Archive for March, 2014

Caliph II and Mrs. Murphy

Caliph II and his mother, Mrs. Murphy, in their outdoor enclosure at the Central Park menagerie around the spring of 1908. Photo by A. W. Schaad

On the evening of December 6, 1914, the veteran night watchman at the Central Park Menagerie was making his rounds when he heard Caliph Murphy II roaring from inside the lion house. Caliph II had never roared like that before, so the loud noise caught Louis Seibold’s attention. He looked toward the lion house and saw an orange glow through the rear windows of the old wooden building.

As Seibold ran to unlock the lion house, Policeman Dodson of the Central Park police squad called Fire Department headquarters on 67th Street. He also contacted Head Keeper Bill Snyder, who in turn summoned as many zoo keepers to the scene as possible. The men knew they’d need all the help they could get if the fire got out of control and any of the 22 animals inside the burning building – a dozen lions, four leopards, one Siberian tigress, two pumas, and three hippos — lived to escape.

Lion House and Arsenal, Central Park

The fire started in the south wall (right) of the lion house, which was only about 100 feet away from the Arsenal building. Museum of the City of New York, 1875.

Approaching Caliph’s cage, Seibold could see smoke pouring from behind the wall. As the roars of the lions, tigers, and pumas intensified – they could be heard on Fifth Avenue — everyone began to worry that the animals would all burn to death if the fire got out of hand.

The first recruit on the scene was Thomas Frank Hoey, a former Barnum & Bailey trainer who had recently been promoted from zoo keeper to shepherd of the sheep that grazed in Sheep Meadow. Hoey quickly assembled the warm-weather extension cages that projected from the lion house in case they were needed for rescue efforts. He was especially concerned about young Akbar the lion, his mate, Helen, and their newborn cubs.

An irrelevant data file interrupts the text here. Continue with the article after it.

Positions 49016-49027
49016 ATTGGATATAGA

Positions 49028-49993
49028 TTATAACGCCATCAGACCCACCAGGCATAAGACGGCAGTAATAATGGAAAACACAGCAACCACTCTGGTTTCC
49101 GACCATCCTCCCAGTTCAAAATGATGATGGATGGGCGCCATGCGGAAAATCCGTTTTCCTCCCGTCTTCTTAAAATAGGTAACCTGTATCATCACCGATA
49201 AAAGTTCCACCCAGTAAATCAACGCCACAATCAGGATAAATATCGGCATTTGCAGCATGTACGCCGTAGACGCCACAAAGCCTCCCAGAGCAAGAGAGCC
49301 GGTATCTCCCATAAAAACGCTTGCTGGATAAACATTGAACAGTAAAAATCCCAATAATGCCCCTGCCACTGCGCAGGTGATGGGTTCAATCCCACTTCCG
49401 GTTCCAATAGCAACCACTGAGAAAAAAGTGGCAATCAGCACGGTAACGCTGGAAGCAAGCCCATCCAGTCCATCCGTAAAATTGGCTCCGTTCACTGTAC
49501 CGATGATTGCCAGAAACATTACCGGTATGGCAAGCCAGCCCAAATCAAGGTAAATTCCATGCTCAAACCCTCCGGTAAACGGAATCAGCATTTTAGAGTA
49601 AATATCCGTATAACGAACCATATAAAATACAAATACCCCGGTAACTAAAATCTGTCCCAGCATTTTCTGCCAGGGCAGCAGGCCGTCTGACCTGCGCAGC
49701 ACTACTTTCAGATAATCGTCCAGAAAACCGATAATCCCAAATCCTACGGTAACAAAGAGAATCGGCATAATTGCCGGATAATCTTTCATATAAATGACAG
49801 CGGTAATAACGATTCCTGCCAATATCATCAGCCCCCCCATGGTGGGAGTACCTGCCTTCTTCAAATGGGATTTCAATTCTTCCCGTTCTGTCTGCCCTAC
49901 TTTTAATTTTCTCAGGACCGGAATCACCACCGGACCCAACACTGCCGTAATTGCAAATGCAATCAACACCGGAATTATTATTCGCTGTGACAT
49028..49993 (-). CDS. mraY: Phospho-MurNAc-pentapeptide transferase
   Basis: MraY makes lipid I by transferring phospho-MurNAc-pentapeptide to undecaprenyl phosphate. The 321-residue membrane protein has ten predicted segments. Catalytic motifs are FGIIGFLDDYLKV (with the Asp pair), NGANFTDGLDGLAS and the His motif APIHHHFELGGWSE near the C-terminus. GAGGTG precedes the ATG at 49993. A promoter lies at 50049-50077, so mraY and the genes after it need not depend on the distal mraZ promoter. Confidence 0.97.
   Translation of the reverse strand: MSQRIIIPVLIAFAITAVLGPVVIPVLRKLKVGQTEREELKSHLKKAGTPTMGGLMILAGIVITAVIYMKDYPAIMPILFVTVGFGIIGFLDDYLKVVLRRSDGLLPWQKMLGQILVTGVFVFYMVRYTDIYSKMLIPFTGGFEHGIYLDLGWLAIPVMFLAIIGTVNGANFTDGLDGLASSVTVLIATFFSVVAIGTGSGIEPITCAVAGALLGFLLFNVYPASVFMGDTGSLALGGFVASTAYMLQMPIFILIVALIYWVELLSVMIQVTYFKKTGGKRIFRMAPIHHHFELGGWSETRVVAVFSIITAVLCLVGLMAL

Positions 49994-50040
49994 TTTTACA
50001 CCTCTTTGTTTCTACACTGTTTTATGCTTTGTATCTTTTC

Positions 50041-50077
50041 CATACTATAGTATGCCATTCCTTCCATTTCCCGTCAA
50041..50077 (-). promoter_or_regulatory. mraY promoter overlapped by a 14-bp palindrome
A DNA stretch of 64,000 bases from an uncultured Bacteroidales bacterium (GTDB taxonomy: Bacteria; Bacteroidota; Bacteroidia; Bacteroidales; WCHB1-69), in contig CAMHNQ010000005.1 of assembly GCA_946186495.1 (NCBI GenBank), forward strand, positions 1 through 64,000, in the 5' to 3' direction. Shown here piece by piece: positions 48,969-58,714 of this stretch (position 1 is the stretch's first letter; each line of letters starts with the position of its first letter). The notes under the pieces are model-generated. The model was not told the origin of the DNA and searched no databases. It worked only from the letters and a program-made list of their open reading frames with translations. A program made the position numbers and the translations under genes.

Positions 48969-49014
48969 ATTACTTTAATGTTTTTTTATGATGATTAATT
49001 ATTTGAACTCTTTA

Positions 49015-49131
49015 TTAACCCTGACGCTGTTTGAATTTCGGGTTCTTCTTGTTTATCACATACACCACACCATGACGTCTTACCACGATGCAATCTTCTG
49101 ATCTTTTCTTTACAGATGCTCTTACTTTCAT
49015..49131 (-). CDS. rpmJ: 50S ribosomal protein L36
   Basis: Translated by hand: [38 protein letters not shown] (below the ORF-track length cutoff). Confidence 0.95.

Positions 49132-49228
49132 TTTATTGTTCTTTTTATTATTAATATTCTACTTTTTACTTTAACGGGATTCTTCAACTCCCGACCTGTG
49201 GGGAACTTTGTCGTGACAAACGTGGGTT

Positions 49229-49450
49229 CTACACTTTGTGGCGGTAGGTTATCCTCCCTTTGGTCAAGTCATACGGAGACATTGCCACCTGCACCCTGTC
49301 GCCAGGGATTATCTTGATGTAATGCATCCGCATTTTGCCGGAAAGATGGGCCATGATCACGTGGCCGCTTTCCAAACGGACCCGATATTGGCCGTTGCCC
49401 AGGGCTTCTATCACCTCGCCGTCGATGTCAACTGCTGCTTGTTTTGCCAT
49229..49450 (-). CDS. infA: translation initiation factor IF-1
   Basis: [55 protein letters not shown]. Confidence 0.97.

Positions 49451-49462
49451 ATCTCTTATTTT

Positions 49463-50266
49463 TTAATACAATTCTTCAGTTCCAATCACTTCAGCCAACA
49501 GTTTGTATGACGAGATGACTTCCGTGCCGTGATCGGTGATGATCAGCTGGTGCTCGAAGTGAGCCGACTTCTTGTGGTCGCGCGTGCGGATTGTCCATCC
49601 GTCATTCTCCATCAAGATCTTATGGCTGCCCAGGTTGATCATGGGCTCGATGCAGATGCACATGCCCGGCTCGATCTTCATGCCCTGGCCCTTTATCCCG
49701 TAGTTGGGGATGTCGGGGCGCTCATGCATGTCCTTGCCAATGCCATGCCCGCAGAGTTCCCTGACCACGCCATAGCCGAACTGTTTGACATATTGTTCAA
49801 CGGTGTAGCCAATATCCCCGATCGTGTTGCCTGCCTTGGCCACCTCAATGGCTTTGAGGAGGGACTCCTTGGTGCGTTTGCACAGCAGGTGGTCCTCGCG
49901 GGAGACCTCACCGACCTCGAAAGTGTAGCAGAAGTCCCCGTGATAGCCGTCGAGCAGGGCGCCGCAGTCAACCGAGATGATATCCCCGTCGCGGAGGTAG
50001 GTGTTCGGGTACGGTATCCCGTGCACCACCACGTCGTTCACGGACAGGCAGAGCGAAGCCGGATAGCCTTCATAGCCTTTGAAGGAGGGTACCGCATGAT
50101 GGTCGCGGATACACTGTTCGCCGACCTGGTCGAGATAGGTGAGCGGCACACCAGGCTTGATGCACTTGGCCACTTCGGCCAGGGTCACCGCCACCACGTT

Lion House, Central Park menagerie

A crowd in front of the lion cages at the menagerie in Central Park, 1895. In 1914, the lion house was still lit by gas jets. Zoo employees told the press that they were always afraid of fire in the building, especially since the indoor cages were wooden (only the bars in front were metal). Museum of the City of New York, Bryon Company.

As Battalion Chief Patrick J. Graham and the firemen from Engine 39 and Ladder 16 prepared to enter the building, Seibold hooked up a standpipe hose from behind the cages and began pouring water on the fire. The firemen also began making their way to the rear of the lion house, albeit, their attempts were hampered by an aggressive puma and tigress who lashed at the men as they passed by their cages.

Sensing their fear and extraordinary danger, Caliph II, the zoo’s popular hippo, went into action.

Caliph Murphy II
Caliph II was born in the basement of the Arsenal building at the Central Park menagerie on March 6, 1908. Weighing a whopping 60 pounds at birth, he was the eighth offspring (give or take) of the renowned Miss Fatima Murphy (aka Mrs. Murphy) and her mate, the late Caliph, a jumbo hippo that died just two months before his namesake’s birth.

Mrs. Murphy, Central Park Zoo

In summer months, Mrs. Murphy, Caliph, and their offspring spent all their time outdoors.

In warm months, Mrs. Murphy and Caliph II lived in an outdoor enclosure near the primate house. But in late fall they were transferred to steam-heated tanks in what was called the bathroom suite of the south end of the lion house. According to Hoey, who spent many years as keeper of the lions and hippos, the felines were none too pleased when the hippos moved in for winter. As he once told a reporter, “They’d say, ‘Here come those fat folks in the next flat who make such a beastly noise splashing about in their bathtubs.’”

I wonder if the big cats appreciated the fact that all this splashing about is what saved their lives the night of the fire…

On that night, the 6,000-pound Caliph II was alone in his tank, which was next to the wall where the fire had started. Mrs. Murphy and her eight-month-old baby were in a separate tank next to him. Frightened and confused, Caliph began lashing about in his tank. As he frantically splashed about, the water was thrown up against the burning wall, helping to extinguish the flames.

Thirty minutes after the fire was spotted, the flames were extinguished and all the animals were safe. Although Seibold thought the fire may have started by a faulty electric wire outside the building, others thought it may have started from a lighted pipe left in a worker’s overalls in Caliph’s cage.

The Makeshift Menagerie and Police Station at Central Park